Benzyloxycarbonyl-L-histidyl-L-prolineamide (500 mg) was dissolved in a solution containing methanol (10 ml), H2O (0.3 ml) and glacial acetic acid (0.3 ml). After adding palladium black catalyst (100 mg), the suspension was hydrogenated under 40 pounds of pressure for 2 hours. The catalyst was then filtered and the resultant solution was heated in boiling water for 30 minutes, then dried in vacuo. After dissolving the product in water, it was purified by passage through a column (2×5 cm) of diethylaminoethylcellulose and subsequently washed with water. The Pauly positive fractions were concentrated to dryness in vacuo to yield crystalline L-histidyl-L-proline diketopiperazine (yield approximately 200 mg). Elemental analysis showed C, H, N, and O at 54.75%, 6.08%, 22.10% and 17.22% respectively. Theoretical calculated values for C, H, N and O are 53.91%, 6.25%, 22.86% and 16.97% respectively. Mass spectrographic analysis showed prominent ions at m/e 234, m/e 154, m/e 81 and m/e 70. Proton NMR showed chemical shifts at 1.95, 2.2, 3.4, 3.5, 4.65, 7.4, 8.25 ppm downfield from trimethylsilane. Amino acid analysis showed the presence of ninhydrin-positive material corresponding to only proline and histidine with a ratio of 1.1 to 1.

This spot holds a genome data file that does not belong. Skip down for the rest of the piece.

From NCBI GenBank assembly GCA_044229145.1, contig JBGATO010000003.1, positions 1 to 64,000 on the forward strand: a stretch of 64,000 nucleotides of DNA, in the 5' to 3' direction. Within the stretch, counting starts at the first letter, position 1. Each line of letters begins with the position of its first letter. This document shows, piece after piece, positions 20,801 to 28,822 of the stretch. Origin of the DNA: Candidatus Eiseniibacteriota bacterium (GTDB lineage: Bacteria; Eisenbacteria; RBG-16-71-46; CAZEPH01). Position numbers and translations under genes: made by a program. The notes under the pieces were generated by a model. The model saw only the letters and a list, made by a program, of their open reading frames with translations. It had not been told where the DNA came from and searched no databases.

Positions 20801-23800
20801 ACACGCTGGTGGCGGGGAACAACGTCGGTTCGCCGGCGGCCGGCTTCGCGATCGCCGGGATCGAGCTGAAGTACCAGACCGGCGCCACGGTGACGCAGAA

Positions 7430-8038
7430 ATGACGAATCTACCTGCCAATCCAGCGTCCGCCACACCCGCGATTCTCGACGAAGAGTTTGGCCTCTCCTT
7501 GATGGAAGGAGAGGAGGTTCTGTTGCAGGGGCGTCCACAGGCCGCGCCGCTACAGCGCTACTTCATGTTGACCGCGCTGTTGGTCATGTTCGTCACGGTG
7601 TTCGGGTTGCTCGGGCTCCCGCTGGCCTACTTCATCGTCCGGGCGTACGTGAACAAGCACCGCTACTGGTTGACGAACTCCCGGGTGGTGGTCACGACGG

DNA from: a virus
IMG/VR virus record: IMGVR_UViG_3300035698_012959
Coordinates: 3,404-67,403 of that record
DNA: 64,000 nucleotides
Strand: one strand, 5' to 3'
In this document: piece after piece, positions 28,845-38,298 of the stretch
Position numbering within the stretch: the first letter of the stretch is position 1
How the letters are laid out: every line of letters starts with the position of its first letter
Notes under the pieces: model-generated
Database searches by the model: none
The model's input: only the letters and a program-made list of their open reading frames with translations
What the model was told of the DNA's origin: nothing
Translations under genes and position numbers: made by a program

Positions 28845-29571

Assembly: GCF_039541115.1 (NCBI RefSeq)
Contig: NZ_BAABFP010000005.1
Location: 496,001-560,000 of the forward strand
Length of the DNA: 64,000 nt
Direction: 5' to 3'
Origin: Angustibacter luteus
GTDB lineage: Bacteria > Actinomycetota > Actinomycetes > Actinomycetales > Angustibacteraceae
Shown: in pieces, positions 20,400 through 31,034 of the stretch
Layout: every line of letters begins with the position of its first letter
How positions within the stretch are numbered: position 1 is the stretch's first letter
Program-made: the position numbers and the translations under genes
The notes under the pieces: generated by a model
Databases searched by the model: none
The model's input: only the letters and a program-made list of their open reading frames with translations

EXAMPLE 2 Effect of CHP Administration on Voluntary Alcohol Consumption in Alcohol Naive Mice

Forty adult male C57BL mice were obtained from Jackson Laboratories and housed individually in light controlled rooms for a period of at least ten days after arrival with free access to Purina Chow and water. The lights were cycled on and off every twelve hour period. Mice were divided into four groups of ten. Each room was fitted with two 250 ml bottles having drip proof drinking spouts on both sides of a food bin containing Purina Chow. One bottle contained 6% (V/V) ethanol in water whereas the other bottle contained water. Increasing concentrations of CHP were added to each bottle and distributed according to group. The two bottles were frequently exchanged with each other to minimize positional preference. Fluid intake from each bottle was recorded after 7 days.